Alfa Romeo Centro Stile is now closing down it’s current location on the site of the former Alfa Romeo factory at Arese. breaking a century old link between the car maker and the City of Milan.
Alfa Romeo’s very first cars were produced at a factory in the Portello suburb of Milan in 1910. The Alfa Romeo logo, the Biscione, famously bears the ancient crest of the Viscontis of Milan dating back to the 11th century and the crusades.
Today, Alfa Romeo’s link with Milan is held by the very slenderest of threads. The historical association with Milan is captured in the brand’s latest model, the MiTo, which draws its name from a combination of the cities of Milan and Turin. Only Alfa Romeo Centro Stile, the official museum and the Fiat Powertrain helpdesk remain at the once sprawling Arese factory that saw mass car production ending a decade ago. Despite this, the small-scale assembly of the Alfa Romeo GTV and Spider (916) outlived the mass-produced cars while the classic ‘Arese’ V6 engine, along with some LPG conversions of Fiat models, continued up to the middle of this decade.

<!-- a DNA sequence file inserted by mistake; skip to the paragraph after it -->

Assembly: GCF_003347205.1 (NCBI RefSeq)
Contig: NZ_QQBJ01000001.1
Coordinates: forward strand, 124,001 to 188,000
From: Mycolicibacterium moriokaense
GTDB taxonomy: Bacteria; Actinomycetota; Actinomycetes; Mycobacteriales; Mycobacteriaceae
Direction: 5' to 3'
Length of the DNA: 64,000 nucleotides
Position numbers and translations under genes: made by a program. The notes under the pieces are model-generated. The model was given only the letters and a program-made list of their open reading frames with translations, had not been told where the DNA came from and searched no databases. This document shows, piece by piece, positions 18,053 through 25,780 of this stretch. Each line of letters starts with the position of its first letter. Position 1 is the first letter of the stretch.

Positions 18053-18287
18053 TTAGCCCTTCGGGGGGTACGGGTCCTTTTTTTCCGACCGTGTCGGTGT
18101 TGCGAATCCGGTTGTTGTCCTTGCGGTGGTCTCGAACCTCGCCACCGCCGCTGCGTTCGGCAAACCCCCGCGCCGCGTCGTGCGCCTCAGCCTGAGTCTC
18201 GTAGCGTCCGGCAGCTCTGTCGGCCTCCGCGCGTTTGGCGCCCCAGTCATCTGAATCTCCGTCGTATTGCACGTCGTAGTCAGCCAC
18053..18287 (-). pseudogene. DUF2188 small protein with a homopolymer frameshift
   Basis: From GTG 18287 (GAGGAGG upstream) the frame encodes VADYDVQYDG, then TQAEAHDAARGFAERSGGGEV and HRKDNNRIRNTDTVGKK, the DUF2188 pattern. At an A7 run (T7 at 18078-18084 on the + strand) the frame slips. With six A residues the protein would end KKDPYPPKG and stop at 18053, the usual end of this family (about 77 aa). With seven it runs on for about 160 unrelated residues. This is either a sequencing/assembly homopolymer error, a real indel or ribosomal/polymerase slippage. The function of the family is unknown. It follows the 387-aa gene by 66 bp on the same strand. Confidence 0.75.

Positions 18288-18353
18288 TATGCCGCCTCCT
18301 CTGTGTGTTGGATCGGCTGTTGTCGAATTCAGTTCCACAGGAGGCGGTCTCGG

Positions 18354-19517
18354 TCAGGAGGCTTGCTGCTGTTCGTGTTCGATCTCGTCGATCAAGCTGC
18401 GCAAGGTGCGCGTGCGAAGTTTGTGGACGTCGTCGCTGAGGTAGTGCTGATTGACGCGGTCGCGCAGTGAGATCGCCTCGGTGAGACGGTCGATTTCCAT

With the Fiat Group’s design activities (Fiat, Fiat Professional, Abarth, Lancia and Iveco) being recently refocused on the Mirafiori site in Turin at Officina 83 under the guidance of ex-Pininfarina design chief Lorenzo Ramaciotti who reports directly to Fiat CEO Sergio Marchionne, the days of Alfa Romeo’s presence in Arese was always to be short-lived. Bringing Alfa Romeo into the new Officina 83 design complex will cut costs, create synergies and improve efficiencies according to Fiat Group planning.
According to Quattroruote magazine this week the general staff at Alfa Romeo Centro Stile in Arese have now been put onto the government sanctioned redundancy payment scheme for the next seven weeks and will not return to work afterwards. Work on upgrading the official Alfa Romeo museum, which is also based at Arese, has been halted.
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